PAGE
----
A soldier who was seriously injured in a roadside bomb in Afghanistan told Prince Charles that he was lucky to be alive thanks to the treatment he received at Selly Oak Hospital in Birmingham.
The Prince of Wales took special time out from his tour of the Royal Centre for Defence Medicine to sit down and chat to RAF Senior Aircraftman Mike Goody.
SAC Goody, aged 23, from Little Hampton, Sussex, was on infantry duties in Kandahar, Afghanistan, in October, when his vehicle was blown up by an improvised explosive device.
His ankle and heel were shattered in the blast and he was immediately medevaced to Selly Oak Hospital for specialist treatment.
Just seven weeks after the horrific incident, SAC Goody was able to sit up in his wheelchair and explain what happened in a one-to-one chat with Prince Charles.
SAC Goody, who was three months into his first operational tour of duty when he was wounded, said: “I can’t remember much of the incident and the helicopter ride was a complete blur because I was being pumped with morphine to take away the pain.
“But since I’ve been here the nurses and doctors have been brilliant. From being 100 percent bed-ridden through to being mobile enough to get my independence back, they have just been great.
“I’m determined to get back into the RAF when I’ve recovered,” he added “I may be restricted in what duties I can do but if you asked me to go out to Afghanistan again I wouldn’t hesitate to say ‘Yes’.”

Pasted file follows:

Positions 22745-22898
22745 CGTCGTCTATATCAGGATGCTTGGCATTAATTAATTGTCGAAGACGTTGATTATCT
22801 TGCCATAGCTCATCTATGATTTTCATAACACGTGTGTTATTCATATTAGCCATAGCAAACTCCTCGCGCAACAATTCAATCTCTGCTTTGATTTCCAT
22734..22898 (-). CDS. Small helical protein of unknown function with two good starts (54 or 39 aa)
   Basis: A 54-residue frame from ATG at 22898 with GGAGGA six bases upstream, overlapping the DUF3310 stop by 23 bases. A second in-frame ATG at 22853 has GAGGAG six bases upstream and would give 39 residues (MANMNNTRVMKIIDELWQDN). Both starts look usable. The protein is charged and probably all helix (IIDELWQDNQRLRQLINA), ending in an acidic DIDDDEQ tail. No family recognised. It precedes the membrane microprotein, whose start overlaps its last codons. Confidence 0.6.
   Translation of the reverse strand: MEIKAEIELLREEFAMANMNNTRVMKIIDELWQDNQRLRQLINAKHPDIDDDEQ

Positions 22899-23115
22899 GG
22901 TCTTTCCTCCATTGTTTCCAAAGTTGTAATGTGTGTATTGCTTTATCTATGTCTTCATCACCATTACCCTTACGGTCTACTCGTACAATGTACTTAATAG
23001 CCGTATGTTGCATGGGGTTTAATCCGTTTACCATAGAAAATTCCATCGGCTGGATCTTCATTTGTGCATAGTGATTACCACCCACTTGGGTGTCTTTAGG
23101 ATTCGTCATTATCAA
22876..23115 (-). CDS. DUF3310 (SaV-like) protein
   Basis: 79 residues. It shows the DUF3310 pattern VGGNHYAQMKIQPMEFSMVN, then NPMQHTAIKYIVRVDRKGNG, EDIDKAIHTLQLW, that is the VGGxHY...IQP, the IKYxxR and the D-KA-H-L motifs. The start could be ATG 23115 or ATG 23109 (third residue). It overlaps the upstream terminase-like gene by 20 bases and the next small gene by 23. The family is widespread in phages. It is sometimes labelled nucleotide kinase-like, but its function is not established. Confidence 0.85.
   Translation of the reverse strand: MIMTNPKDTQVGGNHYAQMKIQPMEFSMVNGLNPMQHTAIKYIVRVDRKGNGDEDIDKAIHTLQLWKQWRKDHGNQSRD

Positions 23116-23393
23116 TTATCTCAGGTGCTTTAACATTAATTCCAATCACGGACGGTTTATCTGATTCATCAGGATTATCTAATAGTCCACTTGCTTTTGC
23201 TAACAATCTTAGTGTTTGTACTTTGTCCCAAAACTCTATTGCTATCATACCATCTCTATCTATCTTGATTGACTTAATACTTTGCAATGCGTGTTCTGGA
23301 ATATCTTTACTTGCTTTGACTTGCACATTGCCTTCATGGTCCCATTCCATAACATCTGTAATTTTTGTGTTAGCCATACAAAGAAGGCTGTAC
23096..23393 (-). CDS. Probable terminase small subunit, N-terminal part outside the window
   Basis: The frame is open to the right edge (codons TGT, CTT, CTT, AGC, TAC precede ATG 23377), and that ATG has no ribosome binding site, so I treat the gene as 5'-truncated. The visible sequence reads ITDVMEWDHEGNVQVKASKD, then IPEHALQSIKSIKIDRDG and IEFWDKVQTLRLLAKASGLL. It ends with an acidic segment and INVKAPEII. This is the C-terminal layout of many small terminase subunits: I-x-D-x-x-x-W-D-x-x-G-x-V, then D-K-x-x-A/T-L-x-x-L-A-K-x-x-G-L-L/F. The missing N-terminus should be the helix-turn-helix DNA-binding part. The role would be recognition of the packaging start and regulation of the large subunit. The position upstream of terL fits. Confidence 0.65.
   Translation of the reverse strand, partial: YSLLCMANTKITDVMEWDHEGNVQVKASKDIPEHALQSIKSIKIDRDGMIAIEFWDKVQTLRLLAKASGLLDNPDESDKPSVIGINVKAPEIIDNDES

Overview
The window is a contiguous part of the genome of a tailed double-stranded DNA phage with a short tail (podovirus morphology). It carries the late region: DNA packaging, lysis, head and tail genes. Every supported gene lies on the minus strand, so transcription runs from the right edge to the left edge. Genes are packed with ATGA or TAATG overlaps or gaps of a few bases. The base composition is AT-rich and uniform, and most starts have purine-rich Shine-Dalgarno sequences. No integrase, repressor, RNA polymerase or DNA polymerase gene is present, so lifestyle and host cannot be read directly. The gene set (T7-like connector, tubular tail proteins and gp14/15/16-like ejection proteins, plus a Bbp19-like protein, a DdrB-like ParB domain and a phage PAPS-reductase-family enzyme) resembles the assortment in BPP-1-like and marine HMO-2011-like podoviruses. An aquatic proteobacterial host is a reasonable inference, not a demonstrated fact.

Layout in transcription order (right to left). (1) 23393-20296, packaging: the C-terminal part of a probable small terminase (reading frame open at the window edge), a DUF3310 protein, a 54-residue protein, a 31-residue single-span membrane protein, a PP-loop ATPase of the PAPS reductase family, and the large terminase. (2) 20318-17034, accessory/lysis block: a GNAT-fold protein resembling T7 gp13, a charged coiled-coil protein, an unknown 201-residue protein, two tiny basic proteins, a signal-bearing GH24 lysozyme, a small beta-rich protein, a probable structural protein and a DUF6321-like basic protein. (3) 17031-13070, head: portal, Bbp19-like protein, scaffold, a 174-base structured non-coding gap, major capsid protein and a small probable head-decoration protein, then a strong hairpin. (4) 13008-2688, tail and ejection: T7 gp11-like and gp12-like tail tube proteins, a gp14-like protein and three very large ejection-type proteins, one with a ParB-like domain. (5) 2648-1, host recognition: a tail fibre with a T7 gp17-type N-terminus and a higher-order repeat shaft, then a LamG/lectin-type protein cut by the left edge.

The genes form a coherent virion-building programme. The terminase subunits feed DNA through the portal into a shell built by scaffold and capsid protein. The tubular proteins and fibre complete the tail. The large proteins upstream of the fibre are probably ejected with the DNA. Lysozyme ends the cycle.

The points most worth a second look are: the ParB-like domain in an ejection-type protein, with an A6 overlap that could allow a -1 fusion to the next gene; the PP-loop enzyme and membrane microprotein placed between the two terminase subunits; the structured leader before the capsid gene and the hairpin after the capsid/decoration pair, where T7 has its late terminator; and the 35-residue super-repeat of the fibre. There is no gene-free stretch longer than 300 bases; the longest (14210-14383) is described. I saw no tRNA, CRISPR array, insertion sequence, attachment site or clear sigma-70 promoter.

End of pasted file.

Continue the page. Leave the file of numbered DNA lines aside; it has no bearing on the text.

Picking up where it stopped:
Prince Charles visited 24 soldiers in the trauma unit, one soldier in the burns unit and four in the intensive care unit.
All of them had been flown to Selly Oak Hospital after suffering life threatening wounds in Afghanistan and Iraq.
In his third visit to the hospital this year, Prince Charles praised the doctors and nurses for their dedicated work but told one nurse he was concerned about the long hours they were working.
Yvonne Murphy, theatre manager at the Queen Elizabeth Hospital, added: “His Royal Highness asked us a lot of questions and seemed genuinely interested in what we were doing.
“But he did express his concerns about the length of our shifts, especially when he heard one doctors was still working after being on-call the night before.”
Nurse Dee Cope said: “You could tell that he wasn’t just here to do a standard tour and that he was here because he cared.
“Some of the doctors explained some of the complex brain surgery the patients go through when they arrive with serious injuries and he wanted to know more about how we stopped patients getting secondary injuries.
“We also told him that we were continuing to build up our skills as we experienced patients with different types of trauma.”
Since January 2008 around 1,000 soldiers have been treated on the military wing of Selly Oak Hospital after they suffered injuries in conflict zones.
Since the hospital won the contract to care for military personnel in 2001, more than 9,000 inpatients and 39,000 outpatients have been treated there.